I think there has been too much focus on smaller nuisance level crimes in North Seattle. This has overshadowed the need for more police investigators in the north end to respond to serious property crimes like household break-ins and car theft.

Along these lines, we can’t criminalize homelessness out of existence. Instead, we need to address root causes and fund housing for people to move into.

I don’t think we need the bunker. The North Precinct Building is too big, too expensive, and overkill for the needs of the community. I think that it should be rethought from the ground up with community involvement.

Are there reforms that you would make to the street vacation process to ensure that adequate public benefits are provided to city residents from vacated rights-of-way? 
Before we agree to vacate any streets, we must clearly understand the purpose and benefit that the vacation of that street would provide our citizens. We should not take the vacating of public streets lightly – these have impact on our community’s abilities to move throughout the city and their jobs.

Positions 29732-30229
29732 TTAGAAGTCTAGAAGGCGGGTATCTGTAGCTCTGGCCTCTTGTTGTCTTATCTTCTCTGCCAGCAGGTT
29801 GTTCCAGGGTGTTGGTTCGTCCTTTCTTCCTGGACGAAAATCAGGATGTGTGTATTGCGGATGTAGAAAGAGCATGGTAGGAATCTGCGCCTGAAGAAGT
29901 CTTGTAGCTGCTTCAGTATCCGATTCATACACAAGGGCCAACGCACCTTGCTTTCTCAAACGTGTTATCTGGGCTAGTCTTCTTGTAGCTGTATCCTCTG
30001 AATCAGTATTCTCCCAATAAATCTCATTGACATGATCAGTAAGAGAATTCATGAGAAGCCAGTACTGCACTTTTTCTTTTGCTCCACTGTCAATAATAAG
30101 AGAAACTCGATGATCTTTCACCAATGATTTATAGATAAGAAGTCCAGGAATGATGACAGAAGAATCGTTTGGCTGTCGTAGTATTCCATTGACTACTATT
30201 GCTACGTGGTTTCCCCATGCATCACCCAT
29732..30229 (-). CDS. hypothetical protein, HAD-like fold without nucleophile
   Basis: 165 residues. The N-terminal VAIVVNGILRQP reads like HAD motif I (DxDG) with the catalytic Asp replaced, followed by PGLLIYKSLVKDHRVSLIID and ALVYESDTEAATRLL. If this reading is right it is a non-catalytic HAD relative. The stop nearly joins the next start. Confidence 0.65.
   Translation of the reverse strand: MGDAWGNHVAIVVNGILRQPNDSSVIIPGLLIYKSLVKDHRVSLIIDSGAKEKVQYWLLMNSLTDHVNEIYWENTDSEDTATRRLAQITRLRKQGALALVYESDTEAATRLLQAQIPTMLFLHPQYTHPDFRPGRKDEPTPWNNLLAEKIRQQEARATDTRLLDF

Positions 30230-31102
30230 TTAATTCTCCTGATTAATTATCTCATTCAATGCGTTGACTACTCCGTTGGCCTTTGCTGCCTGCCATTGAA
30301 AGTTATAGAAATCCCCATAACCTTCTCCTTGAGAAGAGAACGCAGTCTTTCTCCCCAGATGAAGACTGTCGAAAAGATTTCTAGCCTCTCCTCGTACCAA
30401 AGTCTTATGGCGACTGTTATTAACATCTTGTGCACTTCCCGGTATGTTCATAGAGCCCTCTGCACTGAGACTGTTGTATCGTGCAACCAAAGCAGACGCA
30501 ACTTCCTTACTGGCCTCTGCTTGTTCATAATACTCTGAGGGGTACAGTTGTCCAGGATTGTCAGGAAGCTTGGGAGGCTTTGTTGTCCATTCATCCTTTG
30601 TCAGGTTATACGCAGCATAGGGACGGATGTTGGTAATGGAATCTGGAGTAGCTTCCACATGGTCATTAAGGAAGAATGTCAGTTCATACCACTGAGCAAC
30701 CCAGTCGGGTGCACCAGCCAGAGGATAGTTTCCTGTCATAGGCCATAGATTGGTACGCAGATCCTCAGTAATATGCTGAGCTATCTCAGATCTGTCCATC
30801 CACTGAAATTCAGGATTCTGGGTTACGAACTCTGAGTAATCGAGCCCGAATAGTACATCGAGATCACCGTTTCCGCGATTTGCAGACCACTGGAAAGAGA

Permanent vacations of streets should only be for the benefit of the whole Seattle community and not to the detriment of current jobs. However we should consider other transportation options that might allow for people to move and for the impact the impact on commercial transportation to be minimized.

Temporary vacations of streets for legitimate community needs should be easier. We should support uses such as: cultural events, community celebrations, and reasonable construction that ensures community & pedestrian safety.

What changes do you think are needed for the city’s current policy on unauthorized homeless camp removal?